Fairfield Greenwich: We analyse Every Client Trade Every Day


Opinions about how Fairfield Greenwich Group came to incinerate $7 billion of client cash at the hands of Bernie Madoff vary from “incompetent” to “criminally negligent” to “co-conspirators.”  Regardless of where the truth lies, one thing is certain: FGG was very proud of its due diligence and risk management processes.

Listen, for example, to how the firm explains its extraordinary custody and risk-management procedures in this 2006 article in Wall Street Technology:

To facilitate a holistic view of risk, FGG requires that its underlying funds afford a high-level of transparency so data on their positions can be aggregated and fed into systems for fund and firmwide risk and compliance assessments

Currently, the firm uses two primary methods to aggregate data… The first is via direct pipelines from eight prime brokers, some of which handle multiple FGG funds. At the end of the business day, different divisions within the primes deposit files — including transaction files, position files and gain/loss files — to the firm through file transfer protocol (FTP) sites.

(Apparently this doesn’t apply to the majority of FGG funds, which were invested with Bernie Madoff. Madoff didn’t use a prime broker.)

FGG also collects data directly from the underlying managers and administrators. Again, the firm’s risk group works to reconcile the multiple sources of incoming portfolio information to make sure the data is clean. In fact, FGG often prefers to receive information on its underlying funds from the third parties with which it works, rather than directly from the funds themselves.

“Independently receiving portfolio information from the managers is critical for our investment-compliance and risk-oversight function,” according to Amit Vijayvergiya, head of risk management at FGG. “We rely very heavily on what we receive from those independent sources — whether they be administrators or prime brokers.” Information received directly from the managers augments the third-party data, he adds.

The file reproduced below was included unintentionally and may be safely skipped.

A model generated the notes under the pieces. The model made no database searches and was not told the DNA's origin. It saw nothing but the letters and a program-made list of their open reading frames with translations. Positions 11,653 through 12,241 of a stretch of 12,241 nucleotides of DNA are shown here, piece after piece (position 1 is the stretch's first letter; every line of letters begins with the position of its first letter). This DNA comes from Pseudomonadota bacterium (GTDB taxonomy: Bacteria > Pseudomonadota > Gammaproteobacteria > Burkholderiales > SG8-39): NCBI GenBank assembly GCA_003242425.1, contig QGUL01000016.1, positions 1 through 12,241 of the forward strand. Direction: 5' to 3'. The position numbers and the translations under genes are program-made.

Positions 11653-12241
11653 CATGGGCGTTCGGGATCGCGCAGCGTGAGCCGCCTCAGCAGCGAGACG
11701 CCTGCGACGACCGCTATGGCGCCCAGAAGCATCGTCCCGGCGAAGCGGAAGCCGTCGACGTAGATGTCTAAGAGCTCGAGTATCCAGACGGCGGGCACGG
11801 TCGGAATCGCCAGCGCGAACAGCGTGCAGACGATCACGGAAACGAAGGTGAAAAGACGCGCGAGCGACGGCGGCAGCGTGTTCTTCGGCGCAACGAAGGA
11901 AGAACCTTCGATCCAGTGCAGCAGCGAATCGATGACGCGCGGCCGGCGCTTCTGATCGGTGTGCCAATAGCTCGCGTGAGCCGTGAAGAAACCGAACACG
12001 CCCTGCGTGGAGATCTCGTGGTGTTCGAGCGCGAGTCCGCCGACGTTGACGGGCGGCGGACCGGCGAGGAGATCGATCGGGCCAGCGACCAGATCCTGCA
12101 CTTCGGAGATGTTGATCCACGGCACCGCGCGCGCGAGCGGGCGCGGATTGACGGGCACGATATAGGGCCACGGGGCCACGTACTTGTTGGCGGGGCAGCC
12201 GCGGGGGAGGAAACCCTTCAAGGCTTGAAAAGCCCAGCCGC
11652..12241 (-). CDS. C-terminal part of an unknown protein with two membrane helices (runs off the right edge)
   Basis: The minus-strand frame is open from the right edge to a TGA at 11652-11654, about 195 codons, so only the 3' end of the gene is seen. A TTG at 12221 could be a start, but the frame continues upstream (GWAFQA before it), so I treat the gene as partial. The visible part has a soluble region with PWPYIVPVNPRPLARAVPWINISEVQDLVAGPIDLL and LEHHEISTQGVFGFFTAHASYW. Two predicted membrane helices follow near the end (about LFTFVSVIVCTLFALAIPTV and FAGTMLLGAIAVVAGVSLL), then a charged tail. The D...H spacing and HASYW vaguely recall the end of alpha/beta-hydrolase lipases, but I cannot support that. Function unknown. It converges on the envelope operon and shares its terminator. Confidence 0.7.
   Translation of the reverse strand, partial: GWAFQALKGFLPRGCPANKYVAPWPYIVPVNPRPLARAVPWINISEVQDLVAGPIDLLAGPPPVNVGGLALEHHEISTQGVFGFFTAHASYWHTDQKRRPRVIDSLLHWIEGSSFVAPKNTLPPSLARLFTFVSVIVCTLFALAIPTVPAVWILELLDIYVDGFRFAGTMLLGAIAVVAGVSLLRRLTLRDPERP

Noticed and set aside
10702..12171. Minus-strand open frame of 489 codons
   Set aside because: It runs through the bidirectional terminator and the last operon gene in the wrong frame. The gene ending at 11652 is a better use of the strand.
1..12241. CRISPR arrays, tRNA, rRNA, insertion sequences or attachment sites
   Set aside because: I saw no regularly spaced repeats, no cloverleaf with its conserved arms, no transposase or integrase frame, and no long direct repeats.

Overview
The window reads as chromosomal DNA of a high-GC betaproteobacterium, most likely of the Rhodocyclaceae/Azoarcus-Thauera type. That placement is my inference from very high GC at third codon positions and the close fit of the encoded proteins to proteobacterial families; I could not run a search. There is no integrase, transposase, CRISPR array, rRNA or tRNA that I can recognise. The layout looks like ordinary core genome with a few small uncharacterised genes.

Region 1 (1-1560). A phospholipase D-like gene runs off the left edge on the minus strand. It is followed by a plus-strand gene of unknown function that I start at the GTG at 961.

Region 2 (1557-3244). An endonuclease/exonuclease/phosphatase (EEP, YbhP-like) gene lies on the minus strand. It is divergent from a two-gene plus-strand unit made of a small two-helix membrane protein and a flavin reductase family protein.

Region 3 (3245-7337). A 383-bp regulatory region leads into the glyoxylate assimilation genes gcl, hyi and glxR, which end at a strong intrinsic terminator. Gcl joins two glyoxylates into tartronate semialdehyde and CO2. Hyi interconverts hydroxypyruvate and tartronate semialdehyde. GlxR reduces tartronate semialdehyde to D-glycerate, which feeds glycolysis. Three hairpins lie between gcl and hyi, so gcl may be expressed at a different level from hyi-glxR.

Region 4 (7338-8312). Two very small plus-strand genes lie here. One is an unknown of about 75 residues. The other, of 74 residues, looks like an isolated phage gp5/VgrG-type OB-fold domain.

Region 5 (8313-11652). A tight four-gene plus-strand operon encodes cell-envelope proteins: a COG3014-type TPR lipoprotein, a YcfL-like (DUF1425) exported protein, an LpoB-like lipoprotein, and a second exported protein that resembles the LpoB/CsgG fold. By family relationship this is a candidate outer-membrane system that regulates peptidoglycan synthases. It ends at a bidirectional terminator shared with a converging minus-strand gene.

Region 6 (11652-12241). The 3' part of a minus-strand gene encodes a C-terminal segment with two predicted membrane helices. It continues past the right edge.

(Again, except for Madoff.)

One of [FGG’s] main tools, called CAI… allows the firm to process the collected information, add additional terms and conditions or market data, and perform data scrubbing and reconciliation. Then FGG is able to “present a portfolio at the end of every day on what our holdings are and marry that with other market fields,” explains Vijayvergiya.

CAI’s investment compliance module helps FGG ensure that its managers are adhering to their mandates on a daily basis, in terms of staying within certain concentration limits as to instrument type, market capitalisation, sector, industry or other parameter. The firm also monitors certain portfolio activity or turnover limits…

So should we take this to mean that FGG will soon be producing daily snapshots of how it thought the $7.3 billion of client money with Madoff was allocated? Snapshots that show each and every one of Madoff’s fabricated positions, along with detailed return calculations that add up to the exact return Madoff reported each day and each month? 

These snapshots will go a long way toward clearing FGG of criminal negligence. They will show that, day after day, the professionals at FGG were fooled by an amazingly intricate fraud in which Madoff figured out, retroactively, at the close of business each day, bogus trades that added up to the reported return and stayed within FGG’s vaunted risk parameters–and then emailed this spreadsheet to FGG so they could feed it into their system. The snapshots will show why, unlike many other sophisticated investors, FGG’s experts did not have any question about how Madoff generated his returns–because it was all there, in black and white, each and every day.

See Also:
Fairfield Greenwich Had Madoff Red Flags in 2004
Noose Tightens On Fairfield Greenwich Group